Sure, the thrill of working with another player and forming a team that you know will need to be split before the end, because only one of you can win the game, is exciting. You need to decide who you ally with and when you break the alliance, but that's still possible, even if the game allows a shared victory. In fact, it could add another element and your decision is no longer just about when to break your alliance to win, but also about whether it makes more sense to hang onto your team partner with all your might, just so that you can have a shared victory with them.

I do think shared victories in competitive games are underrepresented and we need to see more of them. I think they will add another element to the gameplay and open up new strategies and paths to victory. I say, let's have more competitive games where multiple players can win together.

Now I wonder what you think about shared victories in competitive games. How do you feel about tie-breakers? Please share your thoughts and ideas in the comments below. I'd love to hear from you.

There Will Be Games
Oliver Kinne
Oliver Kinne (He/Him)
Associate Writer

Oliver Kinne aims to publish two new articles every week on his blog, Tabletop Games Blog, and also release both in podcast form. He reviews board games and writes about tabletop games related topics.

Oliver is also the co-host of the Tabletop Inquisition podcast, which releases a new episode every three to four weeks and tackles different issues facing board games, the people who play them and maybe their industry.

Articles by Oliver Kinne

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mc's Avatar
mc replied the topic: #328579 08 Dec 2021 04:15
It depends on the game a bit, but I'm of a similar mind essentially. I'm quite happy to tie with someone. There's actually a certain thrill in it, again , game dependent, but as you say, if it's been an interesting game and we've done different stuff and then we come out equal after all that - it's a cool result. Part of that is probably influenced by watching alot of Test Cricket growing up (and football). But it's a not dissimilar feeling to that last throw of the dice with the last play, and rolling exactly what you need to win. All that play, and it comes down to this. If "this" is a shared victory - that's a memorable kind of moment. Personally I am not a competitive person (or player) so I'm sure that has a bit to do with it as well, but I don't need a winner to be declared.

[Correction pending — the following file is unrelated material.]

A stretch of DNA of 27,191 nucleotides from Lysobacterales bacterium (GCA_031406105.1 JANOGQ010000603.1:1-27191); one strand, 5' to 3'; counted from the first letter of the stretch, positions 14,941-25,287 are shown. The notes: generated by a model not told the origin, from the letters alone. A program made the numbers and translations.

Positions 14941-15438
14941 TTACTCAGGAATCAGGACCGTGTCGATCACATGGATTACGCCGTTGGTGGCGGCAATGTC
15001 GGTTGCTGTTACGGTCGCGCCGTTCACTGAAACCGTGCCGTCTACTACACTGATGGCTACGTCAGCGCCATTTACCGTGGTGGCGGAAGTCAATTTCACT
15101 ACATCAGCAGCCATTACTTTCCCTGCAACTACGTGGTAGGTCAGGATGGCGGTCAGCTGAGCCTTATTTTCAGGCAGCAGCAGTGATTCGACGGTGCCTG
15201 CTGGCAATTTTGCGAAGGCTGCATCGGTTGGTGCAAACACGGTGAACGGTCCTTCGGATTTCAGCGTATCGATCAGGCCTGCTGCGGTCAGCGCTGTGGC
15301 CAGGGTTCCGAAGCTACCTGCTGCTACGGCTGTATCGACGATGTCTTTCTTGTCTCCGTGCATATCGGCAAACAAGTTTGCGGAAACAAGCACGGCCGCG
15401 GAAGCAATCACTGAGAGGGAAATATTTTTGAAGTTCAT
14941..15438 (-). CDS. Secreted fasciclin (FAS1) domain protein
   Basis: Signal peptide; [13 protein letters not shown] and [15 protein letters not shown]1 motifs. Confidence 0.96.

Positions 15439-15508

As I said though it depends a bit on the game. There are certain tie-breakers that are actually fairly important - the example that springs to mind is Samurai; with only 3 things up for grabs, ties are quite common. I get why that one has a multi-layered tie-breaker. And its tie breaker is fairly obvious too, because it is essentially who has the most pieces.

Tie-breakers can feel not that good though, especially when there are multiple aspects to a game and the designer has chosen one of them to be the tie-breaker - why THAT one? It can change the way the game is played (that is, if people remember it... how many times is it getting near the end and it's tight and people are like, "what's the tie-breaker again?". Personally I find those types a bit unsatisfying. But I don't mind cash as a tiebreaker. Although I prefer games where cash is just the thing that gives you the outright victory.

Anyway - mostly, I'm happy to share a victory. It's all good, I don't need a winner, I'm playing a flipping boardgame.
Msample's Avatar
Msample replied the topic: #328581 08 Dec 2021 07:27
Speaking of tie breakers, this was recently announced. Should be interesting to say the least. Not that there is any way in hell I am attending.
sornars's Avatar
sornars replied the topic: #328582 08 Dec 2021 07:29
I'm generally indifferent to tie breakers and am totally comfortable with "you both win" even if my generally preferred framing for two player games is "you both lost". If listed I will respect and follow the tie breaker rules and will even take them into consideration when choosing between multiple options, but what really gets my goat is when tie breakers are enumerated along axises which are only tangentially related to playing the game well.

Arboretum has the best tie breaker: "If there is still a tie, the tied players must each plant a tree. In five years' time, the player whose tree has grown the tallest wins" but Pax Pamir is a close second: "if there is still a tie, whoever can cook the best chopan kebab wins."
Shellhead's Avatar
Shellhead replied the topic: #328584 08 Dec 2021 09:53